On New Year's Day I met some old friends. I slept in. While in the shower in the late morning, for some inexplicable reason a Calvin and Hobbes comic strip came into my head. When I was done showering I asked my 12-year-old if she had a Calvin book hanging around somewhere. To my delight, she did. I hadn't read Calvin and Hobbes in twenty years, not since reclusive artist Bill Watterson (heartbreakingly) ended the strip in 1995. Sure, I've seen a single strip now and then, but I haven't spent any time reading them, one after another.
Over coffee, I spent the next couple of hours reading the book, and I was blown away. It amazes me how differently I see these comic strips at age 38 compared to how I read them as a boy. In my youth I was amused, yes. And only. Now, I am equally amused, but have an appreciation that goes far beyond amusement.
The first thing I noticed, and I mean really noticed, was how incredible Bill Watterson's artwork is. The pure economy with which he packed in action and dialogue, without a hint of being tedious, is really something to behold. His skill at portraying motion mesmerized me and had me really looking at the drawing. His massive backgrounds supporting "Spaceman Spiff" and "T-Rex" are wonders to behold. Moreover, the pure cleverness of the writing is so consistent; I don't believe there ever was a single strip that was a "dud." Like when Calvin, being scolded by his mother, comes up with a lavish story to cover his tracks and then later tells Hobbes: "Mothers are the necessity of invention."
How's that for a brilliant wordplay?
Second, reading Calvin and Hobbes as a parent is quite simply a doubling of the original delight. I always loved Calvin because I could identify with him. But now I love Calvin because I identify with his parents. The sarcasm of his father and the loving, patient frustration of his mother ring so true. It really amazes me that the comic strip made it ten years without either of them ever being named. It is universal parenting. If you have a son or daughter, you can relate to Calvin and Hobbes.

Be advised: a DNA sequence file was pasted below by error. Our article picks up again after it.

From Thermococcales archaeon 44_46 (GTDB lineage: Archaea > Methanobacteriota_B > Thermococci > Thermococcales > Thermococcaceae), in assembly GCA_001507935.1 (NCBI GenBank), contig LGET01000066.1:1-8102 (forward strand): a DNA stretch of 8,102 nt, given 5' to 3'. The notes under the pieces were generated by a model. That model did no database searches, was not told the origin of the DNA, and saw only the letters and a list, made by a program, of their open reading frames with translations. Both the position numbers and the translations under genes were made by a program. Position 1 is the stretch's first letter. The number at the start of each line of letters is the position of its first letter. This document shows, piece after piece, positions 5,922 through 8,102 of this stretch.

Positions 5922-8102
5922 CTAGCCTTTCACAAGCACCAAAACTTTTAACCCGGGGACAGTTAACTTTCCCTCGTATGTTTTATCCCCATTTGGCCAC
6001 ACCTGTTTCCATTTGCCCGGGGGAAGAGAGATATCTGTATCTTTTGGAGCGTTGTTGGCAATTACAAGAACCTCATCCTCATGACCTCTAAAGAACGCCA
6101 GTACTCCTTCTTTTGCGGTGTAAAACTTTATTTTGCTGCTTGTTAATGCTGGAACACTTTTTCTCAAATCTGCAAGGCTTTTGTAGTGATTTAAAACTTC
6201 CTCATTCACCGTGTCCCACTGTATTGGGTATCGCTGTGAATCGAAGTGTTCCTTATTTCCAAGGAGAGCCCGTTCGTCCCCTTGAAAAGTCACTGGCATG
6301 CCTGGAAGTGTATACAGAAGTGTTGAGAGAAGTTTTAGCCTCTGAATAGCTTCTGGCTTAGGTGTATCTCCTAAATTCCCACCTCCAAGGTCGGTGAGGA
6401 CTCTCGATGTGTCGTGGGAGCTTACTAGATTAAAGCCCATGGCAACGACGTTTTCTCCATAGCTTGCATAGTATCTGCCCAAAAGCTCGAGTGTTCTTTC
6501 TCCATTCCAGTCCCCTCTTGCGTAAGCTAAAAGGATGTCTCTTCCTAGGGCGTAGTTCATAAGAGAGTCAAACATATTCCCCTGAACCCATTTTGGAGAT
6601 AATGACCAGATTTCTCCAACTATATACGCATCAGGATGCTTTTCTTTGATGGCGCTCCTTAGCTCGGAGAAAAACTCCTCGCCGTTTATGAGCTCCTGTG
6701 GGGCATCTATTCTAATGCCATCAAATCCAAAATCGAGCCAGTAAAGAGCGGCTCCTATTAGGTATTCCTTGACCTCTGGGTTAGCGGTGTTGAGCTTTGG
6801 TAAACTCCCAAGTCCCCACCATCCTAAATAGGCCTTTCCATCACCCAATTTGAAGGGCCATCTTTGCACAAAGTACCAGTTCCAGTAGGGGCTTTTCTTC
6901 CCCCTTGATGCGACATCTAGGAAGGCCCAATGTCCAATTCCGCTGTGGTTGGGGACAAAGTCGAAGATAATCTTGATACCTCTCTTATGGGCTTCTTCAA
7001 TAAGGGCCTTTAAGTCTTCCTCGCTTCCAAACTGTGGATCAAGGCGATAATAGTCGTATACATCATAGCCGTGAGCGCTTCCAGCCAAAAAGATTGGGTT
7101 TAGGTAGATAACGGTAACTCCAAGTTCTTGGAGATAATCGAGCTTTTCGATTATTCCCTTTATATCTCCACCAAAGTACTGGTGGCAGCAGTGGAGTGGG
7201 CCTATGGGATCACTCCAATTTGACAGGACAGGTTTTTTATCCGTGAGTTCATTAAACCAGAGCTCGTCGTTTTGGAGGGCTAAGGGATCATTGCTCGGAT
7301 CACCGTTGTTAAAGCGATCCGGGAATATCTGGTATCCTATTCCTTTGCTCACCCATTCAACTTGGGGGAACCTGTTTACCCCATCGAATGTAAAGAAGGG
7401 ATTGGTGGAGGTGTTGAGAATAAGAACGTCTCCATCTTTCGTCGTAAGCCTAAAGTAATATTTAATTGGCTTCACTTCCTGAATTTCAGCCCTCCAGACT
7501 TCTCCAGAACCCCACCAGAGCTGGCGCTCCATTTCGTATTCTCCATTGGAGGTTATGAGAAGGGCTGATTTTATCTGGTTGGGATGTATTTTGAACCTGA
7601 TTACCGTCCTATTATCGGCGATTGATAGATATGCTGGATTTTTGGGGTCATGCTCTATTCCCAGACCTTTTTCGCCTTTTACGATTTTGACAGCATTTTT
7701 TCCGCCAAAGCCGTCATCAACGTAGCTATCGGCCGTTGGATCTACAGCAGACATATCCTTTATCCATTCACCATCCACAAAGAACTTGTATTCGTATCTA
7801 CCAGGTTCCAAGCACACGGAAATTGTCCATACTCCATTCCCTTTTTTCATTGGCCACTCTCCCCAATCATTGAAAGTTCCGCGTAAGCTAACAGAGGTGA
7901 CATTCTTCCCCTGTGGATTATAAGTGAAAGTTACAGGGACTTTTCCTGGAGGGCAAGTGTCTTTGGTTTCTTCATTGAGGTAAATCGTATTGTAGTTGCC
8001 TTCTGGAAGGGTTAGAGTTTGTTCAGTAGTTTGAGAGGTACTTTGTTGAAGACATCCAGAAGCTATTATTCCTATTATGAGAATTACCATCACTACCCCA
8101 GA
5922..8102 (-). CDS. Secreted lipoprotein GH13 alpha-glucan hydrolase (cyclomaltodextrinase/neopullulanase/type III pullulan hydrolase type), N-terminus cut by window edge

Third, the recurring themes of transcendence, meaning, and friendship are timeless. Calvin's occasional philosophical monologues to Hobbes, as they fly down a hill on a toboggan or red wagon, tend to be truly profound. They are just flawless works of art. And, try as I might, I never can make a snowball as perfect as Calvin could.
I felt like I was meeting friends I hadn't seen in twenty years. Calvin, Hobbes, Suzy Derkins, Moe, and Ms. Wormwood. If you grew up reading Calvin and Hobbes, or if you read them regularly as an adult when the strip ran, do yourself a favor: find a book and reacquaint yourself.
And I am not the only one who feels this way. I discovered this documentary (Now available on Netflix) about Bill Watterson's impact on the comic strip world with Calvin and Hobbes, and it is very enjoyable. It is not an exaggeration to say that Watterson changed the medium with his brilliance, and you'll hear basically every major comic artist today say so: even those who disapproved of his maniacal non-licensing stance * or otherwise felt threatened by his greatness.
* Incidentally, some theorize that the enduring power of the strip was (counterintuitively) supplied by the fact that nobody ever had a "Hobbes" plush toy, a "Calvin" lunchbox, or saw millions of decals in the back windows of cars like "Garfield." The saturation arguably harms the art in the long term. Watterson turned down possibly HUNDREDS of millions of dollars for that decision; whatever you make of it, there's no not respecting it.
Some very informed people in that movie say that Calvin and Hobbes is one of the three or four most influential comic strips of all time. But three of those four are comic strips few outside the comic strip "guild" even know about or can remember. So as a layman I feel perfectly justified in my opinion that Calvin and Hobbes is the greatest comic strip ever created.
Funnily enough, one of my fondest memories was sitting in my childhood home with an adult family friend, Greg, reading a Calvin and Hobbes book out loud on our couch. We laughed, and I mean really, truly, belly-laughed, for a very long time over that book. He, an adult, laughed so hard I remember his cheeks were bright red.
And it was on a New Year's Day.